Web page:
Last weekend, our congregation took on the task of selling and preparing 360 quarts of Brunswick Stew.  This was a new fundraising project for us, and believe me, I was worried, right along with many of you, that this was going to be simply too much for us to accomplish.  How are we going to sell all that stew?  How can we ask our tiny congregation to do yet one more thing?  Look at the month of October, an event every week.  Blessing of the Animals, Sack Hunger, Shrine Mont, a Halloween Party at Peter Paul Development.  “We’ve done it again,” I thought….”over-extended ourselves.” 

What does that sound like?  Worry? Regret. Fear?  Negative thinking…

But something happened.  Yes, we had taken on a lot.  But there were the voices that said, “We can do this.”  “We’ll make it work.” Hear the difference? 

The quarts began to sell.  People signed up, and showed up.  And what actually happened became something quite special for all of us.  In the midst of the chopping and stirring and selling, there was this great sense of teamwork and fellowship, and yes, gratitude.  Over and over again, I heard from you how grateful you were – for the time to be together, for Randy, our stew master, for the friendship and care you’ve received and given in this congregation over the years.  You named it.

And here’s what I’m beginning to learn from all this.  Gratitude, like all of our other options, becomes easier to choose as we practice it. Like faith and hope and love and commitment, Gratitude isn’t some inborn trait that some have and others don’t, but rather is more like a muscle that can be strengthened over time. And as you practice giving thanks and share your gratitude, you not only grow in gratitude but create an example for others.

More than that, I believe you can create a whole climate in which it is easier to be grateful and encourage those around you to see the blessings all around us.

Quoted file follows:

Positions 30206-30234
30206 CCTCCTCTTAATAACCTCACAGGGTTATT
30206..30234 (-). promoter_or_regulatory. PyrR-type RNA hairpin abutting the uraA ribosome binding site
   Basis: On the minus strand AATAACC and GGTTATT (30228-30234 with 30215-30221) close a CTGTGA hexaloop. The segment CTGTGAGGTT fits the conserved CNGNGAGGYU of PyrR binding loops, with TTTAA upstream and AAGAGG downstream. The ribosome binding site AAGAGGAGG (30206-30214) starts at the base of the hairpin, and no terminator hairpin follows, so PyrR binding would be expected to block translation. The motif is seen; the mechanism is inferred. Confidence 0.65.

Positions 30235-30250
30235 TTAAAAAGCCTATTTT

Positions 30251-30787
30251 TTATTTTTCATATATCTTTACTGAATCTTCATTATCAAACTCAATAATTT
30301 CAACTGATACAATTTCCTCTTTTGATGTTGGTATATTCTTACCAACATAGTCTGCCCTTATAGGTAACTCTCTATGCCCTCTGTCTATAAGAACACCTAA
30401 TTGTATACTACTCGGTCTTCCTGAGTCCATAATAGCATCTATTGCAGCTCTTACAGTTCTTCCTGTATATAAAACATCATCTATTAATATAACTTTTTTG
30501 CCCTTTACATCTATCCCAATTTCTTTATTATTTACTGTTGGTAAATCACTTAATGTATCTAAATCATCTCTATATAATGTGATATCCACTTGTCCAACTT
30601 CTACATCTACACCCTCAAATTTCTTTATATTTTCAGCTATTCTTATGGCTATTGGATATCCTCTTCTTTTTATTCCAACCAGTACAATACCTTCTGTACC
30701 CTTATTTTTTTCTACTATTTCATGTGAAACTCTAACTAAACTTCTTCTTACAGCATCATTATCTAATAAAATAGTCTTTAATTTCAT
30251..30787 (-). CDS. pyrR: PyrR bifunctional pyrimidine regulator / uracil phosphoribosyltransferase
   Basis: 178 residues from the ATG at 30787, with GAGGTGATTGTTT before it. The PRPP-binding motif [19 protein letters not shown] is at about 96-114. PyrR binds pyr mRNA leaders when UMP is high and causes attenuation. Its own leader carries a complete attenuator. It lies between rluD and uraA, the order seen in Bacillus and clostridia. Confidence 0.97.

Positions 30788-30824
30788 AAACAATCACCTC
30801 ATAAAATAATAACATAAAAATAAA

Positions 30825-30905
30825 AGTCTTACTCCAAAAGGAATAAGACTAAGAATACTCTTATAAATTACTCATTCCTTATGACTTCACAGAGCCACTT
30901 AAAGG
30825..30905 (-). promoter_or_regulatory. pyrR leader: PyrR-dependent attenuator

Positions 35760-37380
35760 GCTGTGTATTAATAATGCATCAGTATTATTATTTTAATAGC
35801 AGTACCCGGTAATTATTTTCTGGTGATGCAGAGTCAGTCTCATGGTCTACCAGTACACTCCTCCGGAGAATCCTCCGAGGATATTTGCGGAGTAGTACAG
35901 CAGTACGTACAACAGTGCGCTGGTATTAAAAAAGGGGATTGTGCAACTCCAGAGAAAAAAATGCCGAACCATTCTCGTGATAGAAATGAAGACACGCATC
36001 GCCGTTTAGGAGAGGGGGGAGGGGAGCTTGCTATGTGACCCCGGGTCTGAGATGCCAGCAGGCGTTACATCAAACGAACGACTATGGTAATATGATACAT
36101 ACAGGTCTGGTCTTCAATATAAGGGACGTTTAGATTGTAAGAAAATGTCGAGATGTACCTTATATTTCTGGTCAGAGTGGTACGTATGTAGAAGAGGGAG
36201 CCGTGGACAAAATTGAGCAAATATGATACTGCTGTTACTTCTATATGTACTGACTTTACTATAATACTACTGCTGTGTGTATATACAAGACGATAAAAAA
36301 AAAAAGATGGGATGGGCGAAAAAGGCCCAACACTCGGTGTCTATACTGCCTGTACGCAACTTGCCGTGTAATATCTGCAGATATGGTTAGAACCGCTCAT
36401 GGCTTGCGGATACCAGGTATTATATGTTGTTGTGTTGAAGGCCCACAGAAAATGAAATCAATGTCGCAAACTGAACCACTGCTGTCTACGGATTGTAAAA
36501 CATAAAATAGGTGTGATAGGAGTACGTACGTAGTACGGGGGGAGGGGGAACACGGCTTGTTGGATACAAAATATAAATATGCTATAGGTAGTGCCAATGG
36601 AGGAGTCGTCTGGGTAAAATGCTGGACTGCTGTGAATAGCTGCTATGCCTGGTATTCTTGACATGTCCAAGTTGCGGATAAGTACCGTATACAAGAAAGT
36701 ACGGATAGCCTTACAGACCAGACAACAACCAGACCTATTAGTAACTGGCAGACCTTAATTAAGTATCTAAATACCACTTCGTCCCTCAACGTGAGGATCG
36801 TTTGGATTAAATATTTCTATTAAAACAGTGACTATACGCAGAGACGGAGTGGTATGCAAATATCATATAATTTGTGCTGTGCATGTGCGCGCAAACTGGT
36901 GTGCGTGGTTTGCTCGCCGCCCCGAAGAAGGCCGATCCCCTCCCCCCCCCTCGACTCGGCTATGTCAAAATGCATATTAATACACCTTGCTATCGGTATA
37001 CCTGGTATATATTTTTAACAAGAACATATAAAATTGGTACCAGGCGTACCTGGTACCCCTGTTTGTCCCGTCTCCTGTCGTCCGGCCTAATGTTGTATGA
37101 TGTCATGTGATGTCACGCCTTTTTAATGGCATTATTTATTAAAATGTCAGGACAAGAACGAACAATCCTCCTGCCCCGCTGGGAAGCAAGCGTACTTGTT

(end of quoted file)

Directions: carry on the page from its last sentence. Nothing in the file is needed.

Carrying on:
“I’m grateful.” Just scan the headlines and you’ll see how scarce – and how desperately needed – more expressions of gratitude are. Accusation, excuses, venting anger – these seem to have hold of our culture. We live in the age of complaint, whether shared in person or increasingly through social media. What a powerful response gratitude could be in these situations, with just as much potential to shape those around us, push back the tide of resentment and complaint that plagues us, and make room for a fresh appreciation of life itself, and for healing and wholeness.

So here’s what I’ve got in mind for us this week.  What if, we all try to do a little work on strengthening our own gratitude “muscle?” What if we try responding for the rest of this week to the question “How are you?” with the simple but powerful reply, “I am grateful.”  We could also start making gratitude lists and even buying Oprah’s little book, but maybe for now, just saying “I’m grateful” is enough.  It may surprise you - and those around you – how meaningful this simple practice can be.

We might even get started right now….let’s give it a try,   “How are you?”  [I’m grateful] (Repeat two times)

So,“Get up and go on your way; your faith has made you well.”






[2] David Lose, “Gratitude and Grace” from this week’s “In the Meantime” commentary.  I am indebted to David for his ideas, some of which have been adapted and paraphrased below.